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Would acupuncture help my recurring back pain problems?

Q:  I have had recurring back pain problems for about 10 years.  I have had various physiotherpists give me exercise but I am still have back pain.  Would acupuncture help?

A: For back problems we can make a positive recommendation of acupuncture treatment. The evidence which has accumulated over the years has been sufficient to convince NICE, the body which defines suitable treatments within the NHS, that a course of up to ten treatments should be available within the NHS for chronic back pain. Unfortunately acupuncture is just one of a number of options for treatment, and we have seen very little evidence of anyone contracting with our members to provide treatment which is free at point of delivery, but in time we hope this begin to happen.

Our fact sheet on back pain

http://www.acupuncture.org.uk/a-to-z-of-conditions/a-to-z-of-conditions/back-pain.html

provides references to some of the research, but such is the prevalence of the problem there have been many more studies of varying degrees of rigour which all seem to point to positive outcomes.

The two factors which will be of interest to a practitioner will be the way that the problem developed and how it relates to the overall functioning of the body, and how entrenched some of the coping patterns have become. As far as the former is concerned, unless the pain has arisen as a consequence of an injury it is usually a part of the much larger picture of what is happening in the body, and this is the great strength of Chinese medicine, understanding this back pain in this person rather than simply applying formula treatments for everyone. The latter issue can sometimes be important. People learn a number of coping mechanisms to deal with the pain, such as holding their bodies in different ways, and it can sometimes take a while to encourage the muscles to revert to natural positions when they have been trained over time to hold the body in a position which avoids pain. Many of our members often work closely with osteopaths in a  two-pronged strategy to encourage the body back into its correct shape.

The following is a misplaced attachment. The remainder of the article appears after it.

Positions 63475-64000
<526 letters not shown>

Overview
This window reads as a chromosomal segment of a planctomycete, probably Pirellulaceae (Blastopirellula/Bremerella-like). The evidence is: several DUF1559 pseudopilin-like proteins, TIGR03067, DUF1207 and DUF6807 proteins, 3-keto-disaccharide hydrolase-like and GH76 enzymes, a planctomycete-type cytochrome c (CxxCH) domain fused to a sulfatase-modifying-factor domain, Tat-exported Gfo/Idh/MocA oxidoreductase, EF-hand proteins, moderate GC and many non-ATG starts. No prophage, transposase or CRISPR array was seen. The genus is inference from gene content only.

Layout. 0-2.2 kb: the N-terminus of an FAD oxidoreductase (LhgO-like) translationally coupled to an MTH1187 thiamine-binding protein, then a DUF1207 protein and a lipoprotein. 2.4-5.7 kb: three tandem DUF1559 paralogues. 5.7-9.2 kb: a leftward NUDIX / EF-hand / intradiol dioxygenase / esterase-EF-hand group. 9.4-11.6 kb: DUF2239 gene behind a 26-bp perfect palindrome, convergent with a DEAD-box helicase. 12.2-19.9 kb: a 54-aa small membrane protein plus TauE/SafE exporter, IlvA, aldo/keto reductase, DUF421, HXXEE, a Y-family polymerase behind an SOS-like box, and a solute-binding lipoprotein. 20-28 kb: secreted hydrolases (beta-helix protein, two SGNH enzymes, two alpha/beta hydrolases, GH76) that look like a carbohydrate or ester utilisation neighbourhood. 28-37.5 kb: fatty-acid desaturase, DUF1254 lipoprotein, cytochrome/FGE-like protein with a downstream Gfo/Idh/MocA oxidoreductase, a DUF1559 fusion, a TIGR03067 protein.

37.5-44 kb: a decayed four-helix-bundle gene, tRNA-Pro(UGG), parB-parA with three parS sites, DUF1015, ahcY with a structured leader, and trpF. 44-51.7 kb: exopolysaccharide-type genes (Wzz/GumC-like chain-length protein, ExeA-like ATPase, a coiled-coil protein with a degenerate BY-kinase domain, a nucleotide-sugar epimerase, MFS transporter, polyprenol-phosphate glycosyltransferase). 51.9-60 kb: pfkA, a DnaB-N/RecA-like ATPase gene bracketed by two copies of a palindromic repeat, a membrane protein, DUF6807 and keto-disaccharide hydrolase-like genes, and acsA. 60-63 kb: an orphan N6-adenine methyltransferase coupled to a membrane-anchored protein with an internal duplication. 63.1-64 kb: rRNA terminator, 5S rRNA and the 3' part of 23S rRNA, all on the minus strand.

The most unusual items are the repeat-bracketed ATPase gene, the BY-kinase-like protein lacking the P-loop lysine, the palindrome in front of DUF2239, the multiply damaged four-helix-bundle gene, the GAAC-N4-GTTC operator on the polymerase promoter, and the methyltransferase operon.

The best advice always, though, is to visit a BAcC member local to you for advice on whether acupuncture can help your specific problem. Although the evidence is good, most of us can tell quickly what the best options for a patient are, and are always happy to refer on to other healthcare professionals if we think that they are the best line of attack.

 

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